The world?s largest optical telescope ? to be called,appropriately, the European Extremely Large Telescope ? will be built on amountain in Chile, the observatory's planners announced Monday.
The telescope's newly chosen home is the Cerro Armazonesmountain in the central part of Chile?s Atacama Desert. This location was pickedfor its optimal weather conditions ? the skies are clear overhead about 320nights a year, according to its European Southern Observatory (ESO) builders.
Chile's Cerro Amazones beat out a bid by Spain to build the EuropeanExtremely Large Telescope (E-ELT) in that country's La Palma region. But theChilean location won in the end because of its balance between consistent clearnight skies and the ability to work in conjunction with other nearbyobservatories run by ESO, which is an astronomy collaboration by 14 Europeancountries.
The new mega-observatory will have a primary mirror 138 feet(42 meters) wide and is reportedly expected to cost more than 1 billion Euros (US$1.3billion).
In comparison, other famousoptical telescopes, like the Keck Observatory in Hawaii (with a mirror 33feet, or 10 meters, wide) and the 27-foot (8.2-meter) Subaru telescope, also inHawaii, will be dwarfed by its size. The HubbleSpace Telescope, with a mirror almost 8 feet (2.4 meters) wide, soundstiny, but it can achieve higher resolutions than many larger Earth-basedtelescopes by being outside of Earth's atmosphere.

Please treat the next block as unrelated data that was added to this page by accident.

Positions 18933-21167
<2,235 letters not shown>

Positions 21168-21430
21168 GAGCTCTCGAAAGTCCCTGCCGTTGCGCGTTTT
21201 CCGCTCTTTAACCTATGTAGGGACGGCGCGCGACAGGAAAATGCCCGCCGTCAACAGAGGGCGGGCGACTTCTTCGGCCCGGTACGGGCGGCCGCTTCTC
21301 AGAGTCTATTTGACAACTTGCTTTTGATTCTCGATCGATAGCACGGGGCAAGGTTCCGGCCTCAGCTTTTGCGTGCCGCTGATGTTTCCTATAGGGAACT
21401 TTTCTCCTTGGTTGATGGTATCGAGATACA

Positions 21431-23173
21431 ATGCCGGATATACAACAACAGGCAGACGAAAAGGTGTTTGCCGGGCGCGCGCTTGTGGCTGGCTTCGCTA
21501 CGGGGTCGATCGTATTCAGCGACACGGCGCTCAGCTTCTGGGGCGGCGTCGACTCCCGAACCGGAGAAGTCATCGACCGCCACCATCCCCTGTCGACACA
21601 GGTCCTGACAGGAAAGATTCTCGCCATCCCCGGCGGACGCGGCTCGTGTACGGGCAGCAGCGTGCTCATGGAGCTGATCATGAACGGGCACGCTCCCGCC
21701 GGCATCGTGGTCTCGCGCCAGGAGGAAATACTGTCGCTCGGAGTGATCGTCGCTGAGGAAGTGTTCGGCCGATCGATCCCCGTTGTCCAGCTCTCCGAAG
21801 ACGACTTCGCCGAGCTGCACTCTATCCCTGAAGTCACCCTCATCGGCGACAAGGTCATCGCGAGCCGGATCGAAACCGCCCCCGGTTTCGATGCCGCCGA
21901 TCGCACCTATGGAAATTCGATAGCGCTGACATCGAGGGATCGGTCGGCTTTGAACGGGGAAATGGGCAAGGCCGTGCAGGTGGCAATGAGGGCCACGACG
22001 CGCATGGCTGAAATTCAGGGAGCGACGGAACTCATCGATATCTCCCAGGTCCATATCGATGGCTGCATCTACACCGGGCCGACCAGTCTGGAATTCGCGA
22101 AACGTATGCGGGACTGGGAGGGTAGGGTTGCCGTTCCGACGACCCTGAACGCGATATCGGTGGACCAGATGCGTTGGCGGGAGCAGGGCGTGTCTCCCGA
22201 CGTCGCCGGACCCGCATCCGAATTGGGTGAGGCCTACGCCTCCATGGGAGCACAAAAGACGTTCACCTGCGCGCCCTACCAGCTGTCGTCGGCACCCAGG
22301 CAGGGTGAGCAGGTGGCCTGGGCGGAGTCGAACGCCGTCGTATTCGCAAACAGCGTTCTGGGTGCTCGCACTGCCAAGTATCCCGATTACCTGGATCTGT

"This is an important milestone that allows us tofinalize the baseline design of this very ambitious project, which will vastly advanceastronomical knowledge," said Tim de Zeeuw, ESO's director general. ?Ithank the site selection team for the tremendous work they have done over thepast few years.?
ESO already operates three observatories in Chile, includingthe ParanalObservatory and its so-called VeryLarge Telescope (VLT), which is also in the Atacama Desert, a little morethan 12 miles (20 km) away from Cerro Armazones. Since they are so close, thenew telescope will be operated in cooperation with Paranal.
"Adding the transformational scientific capabilities ofthe E-ELT to the already tremendously powerful integrated VLT observatoryguarantees the long-term future of Paranal as the most advancedoptical/infrared observatory in the world and further strengthens ESO?s positionas the world-leading organization for ground-based astronomy," de Zeeuw said.
Construction on the European Extremely Large Telescope isexpected to receive a final go-ahead at the end of 2010, and the observatorycould begin operations in 2018.
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Clara Moskowitz is a science and space writer who joined the Space.com team in 2008 and served as Assistant Managing Editor from 2011 to 2013. Clara has a bachelor's degree in astronomy and physics from Wesleyan University, and a graduate certificate in science writing from the University of California, Santa Cruz. She covers everything from astronomy to human spaceflight and once aced a NASTAR suborbital spaceflight training program for space missions. Clara is currently Associate Editor of Scientific American. To see her latest project is, follow Clara on Twitter.